I hope you’re happy now. I hope you’re fucking thrilled.

I also hope that, in 2012, when we all get to see whichever “adorable” up-and-coming castoff from whatever the 2012 equivalent of “Gossip Girl” get’s picked to don the hip, fresh n’ with-it “reimagining” of the Spider-Man costume and do battle with an inexplicably all-important Eddie Brock (Mike “The Situation,” perhaps?) under the direction of some hired gun director who’s only prior credits are some Puma commercials and 2nd unit on a fucking Lady Gaga video (or just Bret Ratner, same difference really) …I hope you’re even happier.

Maybe this means we’ll get Morbius, after all…

(note: Anyone who’s already “sick” of me covering Spider-Man Reboot news might as well just check out of this blog from now until about 2013, just so we’re clear.)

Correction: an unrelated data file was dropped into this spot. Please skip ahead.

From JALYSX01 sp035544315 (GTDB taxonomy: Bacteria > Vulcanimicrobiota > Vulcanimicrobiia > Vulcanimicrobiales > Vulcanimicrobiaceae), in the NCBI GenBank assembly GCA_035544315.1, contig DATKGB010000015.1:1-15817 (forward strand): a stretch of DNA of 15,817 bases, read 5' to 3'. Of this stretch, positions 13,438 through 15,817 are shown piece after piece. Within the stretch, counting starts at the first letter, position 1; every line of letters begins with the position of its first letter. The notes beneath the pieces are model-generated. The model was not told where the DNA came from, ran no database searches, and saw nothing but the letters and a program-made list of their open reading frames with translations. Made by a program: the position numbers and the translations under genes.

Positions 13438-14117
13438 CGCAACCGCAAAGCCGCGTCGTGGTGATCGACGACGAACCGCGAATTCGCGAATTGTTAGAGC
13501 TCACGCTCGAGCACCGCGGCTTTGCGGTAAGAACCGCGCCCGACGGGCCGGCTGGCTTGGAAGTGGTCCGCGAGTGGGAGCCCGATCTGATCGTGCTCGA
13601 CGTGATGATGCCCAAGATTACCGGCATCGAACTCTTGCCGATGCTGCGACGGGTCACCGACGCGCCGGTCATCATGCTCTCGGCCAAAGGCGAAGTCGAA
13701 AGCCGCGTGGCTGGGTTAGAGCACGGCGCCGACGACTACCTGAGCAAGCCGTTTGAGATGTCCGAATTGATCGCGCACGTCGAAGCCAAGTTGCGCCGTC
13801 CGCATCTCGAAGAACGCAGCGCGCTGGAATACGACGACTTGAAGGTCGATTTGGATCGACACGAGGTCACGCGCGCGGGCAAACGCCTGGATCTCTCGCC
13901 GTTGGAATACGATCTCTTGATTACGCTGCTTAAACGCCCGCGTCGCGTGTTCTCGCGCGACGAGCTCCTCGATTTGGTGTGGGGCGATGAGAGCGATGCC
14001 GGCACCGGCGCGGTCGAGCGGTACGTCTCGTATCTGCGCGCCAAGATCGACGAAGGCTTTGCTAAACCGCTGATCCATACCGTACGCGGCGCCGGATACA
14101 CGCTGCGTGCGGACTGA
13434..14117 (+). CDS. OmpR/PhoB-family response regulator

EVERYONE on the Web is covering the Spider-Man story, but as of right now the best “day of” reaction I’ve come across was from Devin over on Chud: http://chud.com/articles/articles/22113/1/THE-DEVIN039S-ADVOCATE-TWILIGHT-FOR-SPIDER-MAN-AND-HOLLYWOOD/Page1.html

As is frequently the case, he’s landed on a thesis that makes a depressing amount of sense regarding Sony’s “send the series back to high school” angle: It allows them to morph the franchise into “Twilight” i.e. ‘superpowers-as-teen-angst-melodrama.’

Yegh. Might as well start scanning The CW for whoever’s going to take the lead (they’ll be looking for “a less-edgy Michael Cera.”)

Ultimate Spider-Man: The Movie

Good Spider-Man Movies: 2001-2010. RIP.